With Christmas right around the corner, halls are decked and the trees are trimmed all across the Lone Star State. But at the George W. Bush Presidential Center in Dallas, the Christmas decorations represent a piece of American history, we should never forget.
It was March of 2001. First Lady Laura Bush had just moved into her new residence and was busy picking out the theme for the year's Christmas decor.
"I picked the theme home for the holidays. I knew from my mother in law, you needed to start the decorations early," Bush told KCBD.
Mrs. Bush says she chose the theme because of her love for doll houses, but little did she know, Home for the Holidays would take on a new meaning just six months later.
"Of course after September 11th, home meant so much more to us. And it was a poignant theme because there were people that weren't home and weren't at the Christmas dinner table or the holiday celebration because they either were lost on September 11th or deployed to Afghanistan," Bush said.
After the attacks, White House tours were halted for security reasons, so the Christmas decor was never seen by the public until now. The Home for the Holidays exhibit at the Bush Center gives the public a chance to see the decor on display that year.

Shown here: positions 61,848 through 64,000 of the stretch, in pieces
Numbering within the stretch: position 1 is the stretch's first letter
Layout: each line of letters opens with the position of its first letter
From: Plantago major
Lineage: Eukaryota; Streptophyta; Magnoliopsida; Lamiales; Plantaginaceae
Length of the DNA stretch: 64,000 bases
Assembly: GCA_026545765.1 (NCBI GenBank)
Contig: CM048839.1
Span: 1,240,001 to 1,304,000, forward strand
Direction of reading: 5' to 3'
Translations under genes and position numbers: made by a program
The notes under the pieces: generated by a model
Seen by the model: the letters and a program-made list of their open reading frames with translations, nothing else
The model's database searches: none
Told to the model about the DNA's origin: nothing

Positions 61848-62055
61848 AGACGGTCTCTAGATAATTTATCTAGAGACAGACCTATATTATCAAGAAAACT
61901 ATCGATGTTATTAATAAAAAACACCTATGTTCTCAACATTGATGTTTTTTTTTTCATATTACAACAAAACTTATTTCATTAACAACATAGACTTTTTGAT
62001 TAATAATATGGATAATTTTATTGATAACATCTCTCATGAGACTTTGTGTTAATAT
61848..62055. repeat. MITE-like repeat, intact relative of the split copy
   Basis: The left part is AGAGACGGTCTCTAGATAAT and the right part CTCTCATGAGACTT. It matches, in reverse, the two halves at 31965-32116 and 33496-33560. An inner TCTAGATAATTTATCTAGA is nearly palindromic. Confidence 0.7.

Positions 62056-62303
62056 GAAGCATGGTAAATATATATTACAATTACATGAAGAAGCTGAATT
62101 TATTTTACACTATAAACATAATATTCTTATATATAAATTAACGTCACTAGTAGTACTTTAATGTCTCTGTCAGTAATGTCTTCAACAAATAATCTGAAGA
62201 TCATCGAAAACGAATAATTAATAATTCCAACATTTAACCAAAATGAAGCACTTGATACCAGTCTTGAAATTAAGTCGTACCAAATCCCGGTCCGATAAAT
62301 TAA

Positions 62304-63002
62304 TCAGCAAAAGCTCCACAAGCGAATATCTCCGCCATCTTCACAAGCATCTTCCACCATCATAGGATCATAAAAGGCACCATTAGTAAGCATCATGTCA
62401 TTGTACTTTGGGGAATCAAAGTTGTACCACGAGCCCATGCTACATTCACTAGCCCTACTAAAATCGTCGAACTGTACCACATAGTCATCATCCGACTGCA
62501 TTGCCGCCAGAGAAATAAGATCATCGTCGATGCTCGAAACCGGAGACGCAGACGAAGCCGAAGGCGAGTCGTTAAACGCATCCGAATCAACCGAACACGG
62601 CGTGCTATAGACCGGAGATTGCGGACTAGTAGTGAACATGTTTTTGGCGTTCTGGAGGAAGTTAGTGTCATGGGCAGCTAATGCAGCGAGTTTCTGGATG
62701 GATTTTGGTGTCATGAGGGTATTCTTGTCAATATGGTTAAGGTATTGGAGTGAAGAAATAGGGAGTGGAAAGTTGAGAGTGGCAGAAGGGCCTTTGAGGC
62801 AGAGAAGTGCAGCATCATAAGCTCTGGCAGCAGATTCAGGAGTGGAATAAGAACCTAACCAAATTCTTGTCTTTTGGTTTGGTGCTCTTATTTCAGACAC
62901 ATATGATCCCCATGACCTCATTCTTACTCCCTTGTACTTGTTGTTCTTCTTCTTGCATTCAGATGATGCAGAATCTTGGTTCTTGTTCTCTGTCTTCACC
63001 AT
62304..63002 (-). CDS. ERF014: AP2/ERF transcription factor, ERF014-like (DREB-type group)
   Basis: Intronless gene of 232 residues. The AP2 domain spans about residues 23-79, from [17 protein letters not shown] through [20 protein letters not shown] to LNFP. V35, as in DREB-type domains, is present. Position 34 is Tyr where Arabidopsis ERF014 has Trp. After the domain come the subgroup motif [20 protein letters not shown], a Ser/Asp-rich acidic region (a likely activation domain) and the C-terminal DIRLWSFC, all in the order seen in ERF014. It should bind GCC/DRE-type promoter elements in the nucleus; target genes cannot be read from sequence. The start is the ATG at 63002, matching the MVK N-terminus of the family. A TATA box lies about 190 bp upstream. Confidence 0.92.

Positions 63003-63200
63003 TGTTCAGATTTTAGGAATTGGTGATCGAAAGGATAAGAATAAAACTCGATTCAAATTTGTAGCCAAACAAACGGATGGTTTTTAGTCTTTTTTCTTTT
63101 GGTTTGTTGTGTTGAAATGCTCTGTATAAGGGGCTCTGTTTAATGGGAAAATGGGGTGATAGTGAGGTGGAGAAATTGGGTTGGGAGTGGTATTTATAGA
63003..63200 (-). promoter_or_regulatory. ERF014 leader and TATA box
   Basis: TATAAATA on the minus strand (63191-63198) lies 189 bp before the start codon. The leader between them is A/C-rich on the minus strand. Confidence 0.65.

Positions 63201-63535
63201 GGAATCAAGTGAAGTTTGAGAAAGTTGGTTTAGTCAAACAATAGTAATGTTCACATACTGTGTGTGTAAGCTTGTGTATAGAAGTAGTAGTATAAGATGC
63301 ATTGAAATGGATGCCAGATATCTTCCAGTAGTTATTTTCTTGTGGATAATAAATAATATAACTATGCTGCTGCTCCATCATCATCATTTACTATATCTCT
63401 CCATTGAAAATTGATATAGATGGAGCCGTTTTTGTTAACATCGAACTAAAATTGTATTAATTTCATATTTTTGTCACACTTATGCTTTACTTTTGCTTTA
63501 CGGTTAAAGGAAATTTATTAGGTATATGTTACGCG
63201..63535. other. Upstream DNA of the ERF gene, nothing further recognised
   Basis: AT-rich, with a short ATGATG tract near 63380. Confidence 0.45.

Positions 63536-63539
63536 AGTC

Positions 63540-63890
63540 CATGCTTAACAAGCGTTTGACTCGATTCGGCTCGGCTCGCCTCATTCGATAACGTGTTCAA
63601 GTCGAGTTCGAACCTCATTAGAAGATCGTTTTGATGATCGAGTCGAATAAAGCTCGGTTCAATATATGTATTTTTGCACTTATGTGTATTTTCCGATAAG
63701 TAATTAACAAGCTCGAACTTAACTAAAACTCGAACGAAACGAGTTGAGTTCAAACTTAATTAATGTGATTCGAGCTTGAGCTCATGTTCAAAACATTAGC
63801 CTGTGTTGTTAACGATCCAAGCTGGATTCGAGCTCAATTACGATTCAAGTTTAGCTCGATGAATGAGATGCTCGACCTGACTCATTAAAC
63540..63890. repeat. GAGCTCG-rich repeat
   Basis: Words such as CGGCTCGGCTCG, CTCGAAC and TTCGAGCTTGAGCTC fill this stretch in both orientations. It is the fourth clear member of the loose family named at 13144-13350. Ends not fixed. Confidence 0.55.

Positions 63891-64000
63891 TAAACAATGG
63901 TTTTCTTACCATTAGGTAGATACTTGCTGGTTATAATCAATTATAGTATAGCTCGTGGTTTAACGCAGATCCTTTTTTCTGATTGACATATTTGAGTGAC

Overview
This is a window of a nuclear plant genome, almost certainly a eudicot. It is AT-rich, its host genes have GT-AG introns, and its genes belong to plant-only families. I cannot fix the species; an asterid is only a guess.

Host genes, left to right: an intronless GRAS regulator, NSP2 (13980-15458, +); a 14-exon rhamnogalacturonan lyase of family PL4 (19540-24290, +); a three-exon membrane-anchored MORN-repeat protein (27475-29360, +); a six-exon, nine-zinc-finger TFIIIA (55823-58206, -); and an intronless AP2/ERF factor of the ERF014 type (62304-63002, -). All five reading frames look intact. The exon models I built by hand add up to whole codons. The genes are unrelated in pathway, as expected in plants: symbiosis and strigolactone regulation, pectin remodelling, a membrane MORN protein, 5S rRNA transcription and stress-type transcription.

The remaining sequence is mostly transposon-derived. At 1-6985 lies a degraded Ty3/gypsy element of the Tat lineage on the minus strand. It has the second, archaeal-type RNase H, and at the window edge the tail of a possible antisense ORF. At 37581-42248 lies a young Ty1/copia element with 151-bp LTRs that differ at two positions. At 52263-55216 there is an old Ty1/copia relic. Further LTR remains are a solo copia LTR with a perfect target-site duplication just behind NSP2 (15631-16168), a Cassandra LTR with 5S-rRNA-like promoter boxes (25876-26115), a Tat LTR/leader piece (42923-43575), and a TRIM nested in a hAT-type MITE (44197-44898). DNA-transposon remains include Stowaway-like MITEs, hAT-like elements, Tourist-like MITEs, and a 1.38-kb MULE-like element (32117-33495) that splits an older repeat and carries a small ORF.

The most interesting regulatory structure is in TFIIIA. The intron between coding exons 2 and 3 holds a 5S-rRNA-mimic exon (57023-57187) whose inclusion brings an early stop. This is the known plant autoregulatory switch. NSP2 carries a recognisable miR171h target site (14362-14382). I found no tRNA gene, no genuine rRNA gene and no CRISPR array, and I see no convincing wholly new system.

A focal point of the exhibit is a replica of the 2001 White House Christmas tree. Many of the original handcrafted ornaments are hung on the tree, including Mrs. Bush's favorite, which represents that fateful day in September.
"My favorite ornament is the twin towers on a little cloud in heaven. I think we realized that year what really mattered to us. And I think people did spend that kind of Christmas and that kind of quality time with their loved ones, not the wild hustle and bustle through the malls," Bush said.
Bush Center Curator and Texas Tech grad, Amy Polley was given the daunting task of replicating the 18-foot original tree.
"I think the tree overall turned out really well. We were recreating it from photographs. And one of my big concerns was are we going to have enough ornaments. The theme was Home for the Holidays and Mrs. Bush requested from all the states, historic homes or places of worship that were handmade by artisans," Polley said.
But the tree is the just beginning of the winter wonderland. The exhibit features 18-scale models of the homes of American presidents, along with gifts given to the first family that Christmas and even a 19th century menorah.
"It was the first time a Menorah had ever been lit in the White House and then we had a Hanukkah party every year after that," Bush said.
Nearly 300,000 people have visited the Bush center on the SMU campus in Dallas since its opening in May and the First Lady hopes Home for the Holidays will bring in even more, especially from the South Plains.
"I hope people will come from West Texas. I know a lot of people came when Tech played SMU, so I hope people will make a day trip out and make it a family tradition to see Christmas at the White House here at the Bush Center," Bush said.
Home for Holidays: Christmas at the White house 2001 runs through January 5th. The Bush Center plans to continue their holiday exhibit next year and eventually feature every year of Bush's presidency.
For more information, visit bushcenter.org.
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